Wednesday, March 11, 2020

A signature link

Florida Weekly 'Outdoors' column, March 11, 2020

Carolyn Conant has a plan to fulfill a long-overdue need to provide appropriate access across the Caloosahatchee River for non-motorists.

Southwest Florida draws people from many parts of the country and world, including quite a few who decide to make it their home. Among those who end up here are those who can be considered visionaries, bringing ideas from their own imagination or from what they’ve experienced in the places they’ve lived or visited. Carolyn Conant is one of our visionaries whose dreams have a very good chance of becoming reality.

Those of us in the world of bike/ped advocacy know Carolyn for being the driving force behind Cape Coral becoming a Bike Friendly Community. Although she’s only an occasional bike rider, Carolyn’s background as a budget manager for a major national construction firm, along with her urban studies and social services education, gives her the tools she used to make that happen.

A while back Carolyn spearheaded the public-private effort to get almost 100 miles of bike route designed and marked in that city, the trigger that moved Cape Coral to its BFC. Now she wants to take it to the next level by making Cape Coral a destination for those who want to have a top-notch bicycling and pedestrian experience. Her idea would also fulfill a long-overdue need to provide appropriate access across the river for non-motorists. The lack of access between Cape Coral and Fort Myers is a major shortcoming the League of American Bicyclists noted in its review of the Cape’s Bike Friendly Community application.

Dan Moser is a long-time bicycle/pedestrian
advocate and traffic safety professional
who cycles, runs and walks regularly for
transportation, recreation and  fitness.
Contact him at
and 239-334-6417.
As I point out any chance I get, the only pedestrian access across our major bridges is a narrow sidewalk on one span of the state-owned Edison Bridge between downtown Fort Myers and North Fort Myers. It’s not safe or legal to cross the Midpoint Bridge, Cape Coral Bridge or the Sanibel Causeway, all bridges designed, constructed and managed by Lee County government. Accommodation for those operating bicycles is only by default on those bridges, thanks to breakdown lanes (although the old westbound span of the Cape Coral Bridge lacks even them). There are no bike lanes or safe approaches to or exits from some of the bridge structures. Carolyn has a vision that would drastically change these conditions on at least one river crossing.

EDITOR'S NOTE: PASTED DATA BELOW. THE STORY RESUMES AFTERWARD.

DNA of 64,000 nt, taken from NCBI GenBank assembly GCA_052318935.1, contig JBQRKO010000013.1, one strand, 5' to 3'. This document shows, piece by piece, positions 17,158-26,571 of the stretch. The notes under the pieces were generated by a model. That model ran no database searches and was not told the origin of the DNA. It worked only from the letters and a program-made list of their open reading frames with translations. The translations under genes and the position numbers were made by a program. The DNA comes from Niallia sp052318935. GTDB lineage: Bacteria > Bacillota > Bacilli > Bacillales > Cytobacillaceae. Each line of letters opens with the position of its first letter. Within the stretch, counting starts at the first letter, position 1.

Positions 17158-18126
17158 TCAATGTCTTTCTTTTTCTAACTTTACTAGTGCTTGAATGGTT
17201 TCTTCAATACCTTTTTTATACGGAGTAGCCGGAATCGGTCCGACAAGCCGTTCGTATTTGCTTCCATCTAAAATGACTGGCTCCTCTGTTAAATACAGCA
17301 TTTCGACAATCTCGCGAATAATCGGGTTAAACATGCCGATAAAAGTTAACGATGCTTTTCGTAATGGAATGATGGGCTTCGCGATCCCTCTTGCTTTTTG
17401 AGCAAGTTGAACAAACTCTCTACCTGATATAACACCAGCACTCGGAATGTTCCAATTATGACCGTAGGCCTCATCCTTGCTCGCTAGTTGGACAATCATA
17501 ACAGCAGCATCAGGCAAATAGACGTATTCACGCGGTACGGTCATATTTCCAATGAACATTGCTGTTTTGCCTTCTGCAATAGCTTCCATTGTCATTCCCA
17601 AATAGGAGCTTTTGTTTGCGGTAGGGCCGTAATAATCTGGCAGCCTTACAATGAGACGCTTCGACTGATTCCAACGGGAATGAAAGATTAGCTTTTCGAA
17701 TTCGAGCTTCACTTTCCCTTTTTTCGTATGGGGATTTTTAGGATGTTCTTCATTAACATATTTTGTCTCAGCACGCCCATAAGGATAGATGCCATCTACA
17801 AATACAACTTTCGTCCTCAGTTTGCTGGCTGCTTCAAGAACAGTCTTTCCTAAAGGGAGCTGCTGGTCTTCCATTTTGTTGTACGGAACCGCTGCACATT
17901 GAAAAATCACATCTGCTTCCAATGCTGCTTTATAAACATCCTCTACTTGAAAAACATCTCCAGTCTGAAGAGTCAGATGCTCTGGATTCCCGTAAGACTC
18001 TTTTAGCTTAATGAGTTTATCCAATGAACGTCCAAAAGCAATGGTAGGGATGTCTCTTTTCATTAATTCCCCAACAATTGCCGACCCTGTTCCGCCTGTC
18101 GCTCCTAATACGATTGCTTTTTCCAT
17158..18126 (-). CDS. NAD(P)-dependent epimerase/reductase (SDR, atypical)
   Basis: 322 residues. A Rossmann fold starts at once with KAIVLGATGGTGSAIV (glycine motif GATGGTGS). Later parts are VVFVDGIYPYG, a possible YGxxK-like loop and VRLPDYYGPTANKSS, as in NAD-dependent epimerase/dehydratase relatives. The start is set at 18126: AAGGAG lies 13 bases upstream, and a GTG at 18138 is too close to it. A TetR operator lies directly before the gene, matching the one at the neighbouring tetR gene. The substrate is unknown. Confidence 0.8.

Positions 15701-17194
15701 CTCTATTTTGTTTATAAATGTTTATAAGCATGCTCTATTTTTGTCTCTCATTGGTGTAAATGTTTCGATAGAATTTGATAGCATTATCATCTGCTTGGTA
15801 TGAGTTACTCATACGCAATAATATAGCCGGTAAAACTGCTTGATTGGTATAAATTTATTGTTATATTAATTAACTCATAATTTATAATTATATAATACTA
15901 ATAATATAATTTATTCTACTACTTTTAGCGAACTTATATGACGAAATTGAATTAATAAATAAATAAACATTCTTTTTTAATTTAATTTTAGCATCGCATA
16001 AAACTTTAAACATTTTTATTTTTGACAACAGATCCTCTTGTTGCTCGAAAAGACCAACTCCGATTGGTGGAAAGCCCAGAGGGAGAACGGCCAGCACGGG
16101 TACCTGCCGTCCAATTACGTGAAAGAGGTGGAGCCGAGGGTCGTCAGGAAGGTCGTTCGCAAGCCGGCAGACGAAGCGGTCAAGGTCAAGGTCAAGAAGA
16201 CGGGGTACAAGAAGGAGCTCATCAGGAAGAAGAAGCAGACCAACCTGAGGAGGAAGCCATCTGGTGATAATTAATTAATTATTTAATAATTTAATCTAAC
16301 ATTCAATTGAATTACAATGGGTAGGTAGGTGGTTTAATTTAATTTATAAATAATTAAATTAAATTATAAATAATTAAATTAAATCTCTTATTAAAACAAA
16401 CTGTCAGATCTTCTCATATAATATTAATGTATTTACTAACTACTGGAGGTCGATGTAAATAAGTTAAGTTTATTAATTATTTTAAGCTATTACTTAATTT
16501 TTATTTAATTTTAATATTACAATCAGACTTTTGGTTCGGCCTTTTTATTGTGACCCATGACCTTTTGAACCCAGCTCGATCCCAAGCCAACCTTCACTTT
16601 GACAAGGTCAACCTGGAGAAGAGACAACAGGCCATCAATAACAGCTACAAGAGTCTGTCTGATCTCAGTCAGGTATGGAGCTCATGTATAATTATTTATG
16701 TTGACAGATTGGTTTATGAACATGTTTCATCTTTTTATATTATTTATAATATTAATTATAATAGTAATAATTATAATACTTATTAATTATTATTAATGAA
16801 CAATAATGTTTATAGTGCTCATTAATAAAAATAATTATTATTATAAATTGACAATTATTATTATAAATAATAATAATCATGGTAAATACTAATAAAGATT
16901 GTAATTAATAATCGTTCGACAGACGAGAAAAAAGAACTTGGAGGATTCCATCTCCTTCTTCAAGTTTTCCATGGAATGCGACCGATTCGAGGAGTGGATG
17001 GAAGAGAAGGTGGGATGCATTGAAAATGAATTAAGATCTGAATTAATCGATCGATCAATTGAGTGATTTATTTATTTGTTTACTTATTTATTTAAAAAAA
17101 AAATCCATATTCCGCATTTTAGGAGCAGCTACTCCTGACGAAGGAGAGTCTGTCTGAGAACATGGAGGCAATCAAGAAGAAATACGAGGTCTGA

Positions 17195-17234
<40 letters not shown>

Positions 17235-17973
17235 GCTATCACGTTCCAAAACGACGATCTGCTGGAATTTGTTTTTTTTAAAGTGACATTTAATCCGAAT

The westbound span of the Cape Coral Bridge was opened in the early 1960s and is due to be replaced before the end of this decade. Carolyn seized on this fact by introducing her vision to go well beyond constructing a spartan structure with a signature bridge that would attract visitors, vastly improve safety and access for all users, create economic development and enhance quality of life for residents on both sides of the river. It’s early in the process and Carolyn has brought her vision to any and all government and non-government bodies that would listen, from civic and business organizations to government councils and advisory committees. She has been well received.

Just like any transportation project that’s designed beyond the basics there’s a higher cost. But the additional resources expended will pay off in benefits over time. In this case the vision is for a bridge, or multiple bridge structures, that provides access for all users along with upgrades such as pedestrian-friendly underpasses with artistic lighting, sound features, art installations and the possibility of keeping one of the old spans and turning it into a dedicated bike/ped linear park that will connect to other parks and business districts on both sides of the river.

When looking at the current configuration on the Fort Myers side, the design is about as bad as it gets for all those who must traverse it. It’s confusing for drivers, unattractive for those on bicycles, and downright hostile for pedestrians who can’t use the bridge but also can’t get to the neighborhoods leading to it. The Cape side isn’t nearly as confusing, but because of its wide-open nature, speeding is a problem. Any new design should address all the approach issues while also adequately accommodating every user. In fact, if the right design is chosen, it’ll do much more than that.

Of course, there are many hurdles to jump, the primary one being whether Lee County and the city of Cape Coral have the political will to expend more money than what a usual spartan structure would cost. But based on Carolyn’s track record of convincing folks that matter, getting a final product that’s the destination signature bridge she envisions is a very real possibility. And we’d all benefit from it.

To learn about this topic and more, visit and

For Lee County cycling and tri events visit Caloosa Riders Bicycle Club (; Florida Mudcutters (; and SW Florida Biking Meetup Group ( The Florida Bicycle Association ( is your source for statewide happenings. BikeWalkLee’s blog site has all the information you’ll need to stay abreast of advocacy efforts in Southwest Florida as well as statewide and nationally.

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